Wednesday, October 07, 2009

Climate Change, Population and Health

At the time of writing, the Copenhagen Climate Change Talks are about to happen, and much comment in the media suggests that the chances of a meaningful agreement on curbing emissions rests on whether the West can persuade India, China, Brazil and much of the developing world to sign up.

At the same time, reports have been published recently expressing concern about the role of a growing population will have on climate change, poverty and development Many climate change activists like Jonathon Porritt are calling for drastic reductions in birth rates to save the planet. Others raise the concern that growing third world populations will not only add to climate change but set back development by spreading meagre resources too thinly.

This growing trend needs to be challenged. Recent research has shown that far from contributing to climate change, the poor barely have any impact but are disproportionately affected. China, which has a low population increase rate has one of the highest rates of increases in emissions – the same is true of much of the developed world, while most Africans have less than a thousandth of the carbon footprint of your average European (let alone your average American).

The problem is not population growth but the emergence of developing world middle classes who aspire to Western consumer lifestyles, complete with its conspicuous over-consumption of resources (hence the hike in oil steel and wheat prices over the last five years). This raises two awkward questions. Firstly, what sort of development do we really want? Do we want Africa and Asia to enjoy Western standards of living (and thus consumption)? It has been said that to sustain that level of consumption would take the total resources of 2-3 additional planets like Earth. Secondly, if we do not want that kind of development for Africa, Asia and Latin American, then what right have we to deny them what we permit ourselves? It strikes me that calls to curb the population in the developing world smack too much of the rich trying to control and demonise the poor, while side stepping the consequences of our own love of cheap credit and conspicuous over consumption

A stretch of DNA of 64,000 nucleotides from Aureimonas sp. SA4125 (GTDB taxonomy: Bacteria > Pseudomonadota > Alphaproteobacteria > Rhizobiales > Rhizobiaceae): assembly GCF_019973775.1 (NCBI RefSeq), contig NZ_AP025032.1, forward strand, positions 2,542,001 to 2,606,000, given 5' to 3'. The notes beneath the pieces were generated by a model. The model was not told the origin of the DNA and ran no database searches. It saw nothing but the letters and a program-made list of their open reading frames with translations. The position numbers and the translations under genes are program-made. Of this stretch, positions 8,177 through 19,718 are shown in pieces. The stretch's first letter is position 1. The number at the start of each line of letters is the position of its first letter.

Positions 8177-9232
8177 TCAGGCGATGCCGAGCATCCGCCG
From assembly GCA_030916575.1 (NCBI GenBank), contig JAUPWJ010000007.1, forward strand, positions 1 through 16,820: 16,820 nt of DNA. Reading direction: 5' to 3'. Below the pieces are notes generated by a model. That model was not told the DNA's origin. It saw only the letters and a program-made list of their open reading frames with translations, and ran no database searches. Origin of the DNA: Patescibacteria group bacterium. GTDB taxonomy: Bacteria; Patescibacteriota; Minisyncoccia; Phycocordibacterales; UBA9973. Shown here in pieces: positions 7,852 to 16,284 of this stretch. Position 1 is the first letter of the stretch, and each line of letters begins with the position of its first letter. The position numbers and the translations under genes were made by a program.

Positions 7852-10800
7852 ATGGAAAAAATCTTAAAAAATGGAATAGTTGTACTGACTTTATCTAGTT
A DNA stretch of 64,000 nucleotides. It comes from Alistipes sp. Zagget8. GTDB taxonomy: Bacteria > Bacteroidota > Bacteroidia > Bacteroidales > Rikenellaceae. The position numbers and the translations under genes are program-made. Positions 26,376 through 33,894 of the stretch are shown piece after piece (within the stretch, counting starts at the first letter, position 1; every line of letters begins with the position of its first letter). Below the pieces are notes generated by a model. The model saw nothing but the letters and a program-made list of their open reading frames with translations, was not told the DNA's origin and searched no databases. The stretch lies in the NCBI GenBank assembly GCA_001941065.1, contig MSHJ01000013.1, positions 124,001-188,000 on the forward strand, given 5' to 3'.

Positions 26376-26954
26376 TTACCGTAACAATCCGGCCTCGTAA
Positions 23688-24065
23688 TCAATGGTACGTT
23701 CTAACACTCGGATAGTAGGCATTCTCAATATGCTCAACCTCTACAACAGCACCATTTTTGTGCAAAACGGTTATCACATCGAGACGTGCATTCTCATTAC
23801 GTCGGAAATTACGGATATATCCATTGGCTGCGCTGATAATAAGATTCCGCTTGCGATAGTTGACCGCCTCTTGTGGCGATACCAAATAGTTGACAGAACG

Climate change is happening - whether we can change it is open to debate, but like the global economic crisis (which will swell the ranks of the poor by 100 million this year), the poor are not responsible but are the first to suffer. Poverty and lack of resources, infrastructure, and often governance, greatly increase the vulnerability of the poor to the effects of climate change. Those living in costal or tidal river flood plains (e.g. a large part of the population of Bangladesh and Southeast Asia and the Pacific) will be at risk of flooding if sea levels rise - increasing risks of water born diseases, loss of food production, homelessness and descent into further poverty. Competition for water and other resources as climates warm will increase wars and conflicts amongst poor communities and nations, leading to the further collapse of health and social infrastructure and increase rates of malnutrition. Increasing climate refugee communities forced off flooded or drought ridden lands will also put huge strains on health infrastructures of their own and surrounding nations. The subsequent sequelae particularly in the areas of maternal and child health will reverse the meagre gains of the last decade. Climate change, not caused by the poor, will have disproportionate impact upon their health.

We sit back and debate about climate change and whether it is real, while some extremists call all human beings the problem just for being alive. It would seem that the anti-life psychosis that seems to be afflicting late post-industrial Western consumer cultures is being exported to those who do not need to have to put up with such utter evil nonsense. All the while we are fiddling while the poor suffer for our actions – it is us, our cars, our gadgets, our waste, our demand for more, cheaper newer, for the exotic and out of season food shipped half way round the world, the need for bigger cities and more roads to fulfil our demand to get where we want when we want how we want. Porritt, Attenborough and their like are just obfuscating.

Jesus and the prophets warned strongly that sitting back complacently makes us culpable in the exploitation of the poor (e.g. Matthew 25:31-45). The tough question for me is, what the hell am I going to do to help change this? Watch this space.